June 4, 2008

Technology Driven Development?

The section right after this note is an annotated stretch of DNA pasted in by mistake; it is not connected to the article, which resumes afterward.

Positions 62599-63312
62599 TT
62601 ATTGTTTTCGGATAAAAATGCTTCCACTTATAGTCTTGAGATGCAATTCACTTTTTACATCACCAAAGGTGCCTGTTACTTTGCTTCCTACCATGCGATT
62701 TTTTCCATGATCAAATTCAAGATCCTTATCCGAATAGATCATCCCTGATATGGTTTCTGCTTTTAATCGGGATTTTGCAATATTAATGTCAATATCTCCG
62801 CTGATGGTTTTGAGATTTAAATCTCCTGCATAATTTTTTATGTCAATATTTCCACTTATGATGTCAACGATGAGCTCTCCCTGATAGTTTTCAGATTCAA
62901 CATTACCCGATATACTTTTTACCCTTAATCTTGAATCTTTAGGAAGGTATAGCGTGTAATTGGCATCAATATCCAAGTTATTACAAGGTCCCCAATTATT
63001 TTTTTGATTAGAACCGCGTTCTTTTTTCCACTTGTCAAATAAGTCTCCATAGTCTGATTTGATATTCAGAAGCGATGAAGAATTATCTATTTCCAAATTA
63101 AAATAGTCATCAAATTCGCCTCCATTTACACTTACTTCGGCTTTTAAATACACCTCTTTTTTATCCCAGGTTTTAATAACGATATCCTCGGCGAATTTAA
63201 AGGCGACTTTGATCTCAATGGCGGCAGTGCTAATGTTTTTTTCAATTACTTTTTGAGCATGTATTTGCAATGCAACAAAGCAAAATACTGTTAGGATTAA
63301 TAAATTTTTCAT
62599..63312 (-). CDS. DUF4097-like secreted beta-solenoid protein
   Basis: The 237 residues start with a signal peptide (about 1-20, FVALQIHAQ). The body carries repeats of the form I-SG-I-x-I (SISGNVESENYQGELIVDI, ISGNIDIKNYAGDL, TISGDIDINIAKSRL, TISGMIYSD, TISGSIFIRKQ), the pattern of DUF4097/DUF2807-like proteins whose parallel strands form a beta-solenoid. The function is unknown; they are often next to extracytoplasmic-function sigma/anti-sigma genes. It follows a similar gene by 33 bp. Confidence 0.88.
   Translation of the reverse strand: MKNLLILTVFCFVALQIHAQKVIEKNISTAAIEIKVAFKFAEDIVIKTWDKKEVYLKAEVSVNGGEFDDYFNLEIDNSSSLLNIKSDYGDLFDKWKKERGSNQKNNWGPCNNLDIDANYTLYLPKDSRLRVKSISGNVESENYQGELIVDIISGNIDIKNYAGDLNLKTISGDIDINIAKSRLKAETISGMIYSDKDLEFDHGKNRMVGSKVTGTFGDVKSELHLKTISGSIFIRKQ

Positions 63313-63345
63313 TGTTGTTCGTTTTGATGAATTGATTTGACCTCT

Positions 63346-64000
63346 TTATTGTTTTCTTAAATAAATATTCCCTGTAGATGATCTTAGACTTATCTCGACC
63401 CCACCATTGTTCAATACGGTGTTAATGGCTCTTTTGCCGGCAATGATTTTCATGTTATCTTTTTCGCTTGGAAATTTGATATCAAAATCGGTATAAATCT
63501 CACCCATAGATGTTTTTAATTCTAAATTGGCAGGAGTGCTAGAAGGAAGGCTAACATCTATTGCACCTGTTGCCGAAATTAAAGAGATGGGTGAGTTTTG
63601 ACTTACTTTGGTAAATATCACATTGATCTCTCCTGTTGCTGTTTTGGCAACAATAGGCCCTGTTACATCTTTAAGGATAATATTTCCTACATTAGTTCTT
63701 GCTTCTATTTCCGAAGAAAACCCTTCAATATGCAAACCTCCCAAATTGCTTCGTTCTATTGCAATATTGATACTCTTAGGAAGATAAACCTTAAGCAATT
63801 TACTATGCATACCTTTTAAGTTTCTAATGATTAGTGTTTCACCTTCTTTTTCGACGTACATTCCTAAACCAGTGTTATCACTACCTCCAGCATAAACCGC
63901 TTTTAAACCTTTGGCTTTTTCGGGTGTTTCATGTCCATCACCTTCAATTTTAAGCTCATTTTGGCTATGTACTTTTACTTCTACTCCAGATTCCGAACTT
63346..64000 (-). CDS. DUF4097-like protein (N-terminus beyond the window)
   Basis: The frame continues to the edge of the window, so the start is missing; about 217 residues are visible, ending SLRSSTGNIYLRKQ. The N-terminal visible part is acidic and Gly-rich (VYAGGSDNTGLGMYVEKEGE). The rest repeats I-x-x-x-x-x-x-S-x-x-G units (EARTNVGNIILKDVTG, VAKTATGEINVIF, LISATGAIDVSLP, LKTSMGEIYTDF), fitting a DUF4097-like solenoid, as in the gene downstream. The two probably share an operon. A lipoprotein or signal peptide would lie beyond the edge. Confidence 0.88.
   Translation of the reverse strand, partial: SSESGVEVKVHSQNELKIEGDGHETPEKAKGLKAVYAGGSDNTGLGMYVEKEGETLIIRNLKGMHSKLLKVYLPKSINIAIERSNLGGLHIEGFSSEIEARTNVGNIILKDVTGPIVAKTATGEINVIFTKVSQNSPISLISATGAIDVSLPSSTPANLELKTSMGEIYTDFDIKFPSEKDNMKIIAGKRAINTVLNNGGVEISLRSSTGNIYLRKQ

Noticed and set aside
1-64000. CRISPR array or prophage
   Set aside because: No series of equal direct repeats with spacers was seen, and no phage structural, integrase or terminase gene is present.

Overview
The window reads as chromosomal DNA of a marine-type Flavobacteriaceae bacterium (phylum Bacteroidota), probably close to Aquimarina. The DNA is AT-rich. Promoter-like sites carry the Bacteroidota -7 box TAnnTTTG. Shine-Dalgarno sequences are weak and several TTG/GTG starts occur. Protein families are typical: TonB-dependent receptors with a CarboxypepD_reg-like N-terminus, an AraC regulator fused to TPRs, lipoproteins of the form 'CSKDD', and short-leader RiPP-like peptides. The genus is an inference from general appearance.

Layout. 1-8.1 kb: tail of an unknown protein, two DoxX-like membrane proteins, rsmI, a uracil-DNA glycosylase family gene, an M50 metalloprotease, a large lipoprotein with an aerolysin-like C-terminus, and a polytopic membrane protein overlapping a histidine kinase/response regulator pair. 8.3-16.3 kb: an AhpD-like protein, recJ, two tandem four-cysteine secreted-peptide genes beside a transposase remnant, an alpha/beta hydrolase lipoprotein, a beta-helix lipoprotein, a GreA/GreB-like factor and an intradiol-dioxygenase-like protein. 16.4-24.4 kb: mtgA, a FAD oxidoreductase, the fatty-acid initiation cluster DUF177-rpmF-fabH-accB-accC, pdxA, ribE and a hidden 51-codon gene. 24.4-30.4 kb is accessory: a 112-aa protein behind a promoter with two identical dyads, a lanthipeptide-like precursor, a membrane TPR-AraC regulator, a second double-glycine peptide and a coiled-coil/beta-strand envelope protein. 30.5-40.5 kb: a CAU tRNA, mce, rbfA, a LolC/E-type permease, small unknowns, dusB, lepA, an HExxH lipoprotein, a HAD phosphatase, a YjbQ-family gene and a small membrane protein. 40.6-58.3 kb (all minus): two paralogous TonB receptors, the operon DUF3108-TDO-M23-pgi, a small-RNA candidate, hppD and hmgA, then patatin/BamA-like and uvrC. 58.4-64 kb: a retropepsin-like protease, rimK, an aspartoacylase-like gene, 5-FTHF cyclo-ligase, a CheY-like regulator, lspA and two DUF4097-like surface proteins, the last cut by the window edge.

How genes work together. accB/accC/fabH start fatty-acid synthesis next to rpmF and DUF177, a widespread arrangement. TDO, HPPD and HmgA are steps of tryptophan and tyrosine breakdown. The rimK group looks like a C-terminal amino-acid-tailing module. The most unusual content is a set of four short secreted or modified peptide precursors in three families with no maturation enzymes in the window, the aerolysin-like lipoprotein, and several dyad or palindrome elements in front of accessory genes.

Short piece in the Christian Science Monitor on a possible shift in the WFP from dispersing aid in the form of foodstuffs to dispersing aid as cash.  Economists, of course, posit this as the most efficient means of providing emergency relief and those with an eye towards farmers in the developing world advocate it as well for sustaining, and in some cases bolstering, their local markets.  Of nearly equal interest to me is the technology being used to disperse aid money via SMS on cellphones.  Safaricom is the operator mentioned in the article being used by Concern, but Celtel is another one.  One of the arguments long posited by those endorsing the dispersal of aid as food over aid as cash is that cash has a way of finding itself into coffers and not onto plates - not that food aid is immune to the effects of political maneuvering or cronyism.  In The Bottom Billion, Collier estimates that "something around 40 percent of Africa's military spending is inadvertently financed by aid" (p. 103), so there has traditionally been good reason to be skeptical about where aid money ends up once it hits the ground.  However, this could be a case where technology provides a delivery method that circumvents the traditional hurdles to getting capital into the hands and bellies of those who need it most and thus provides a spring board for development.  

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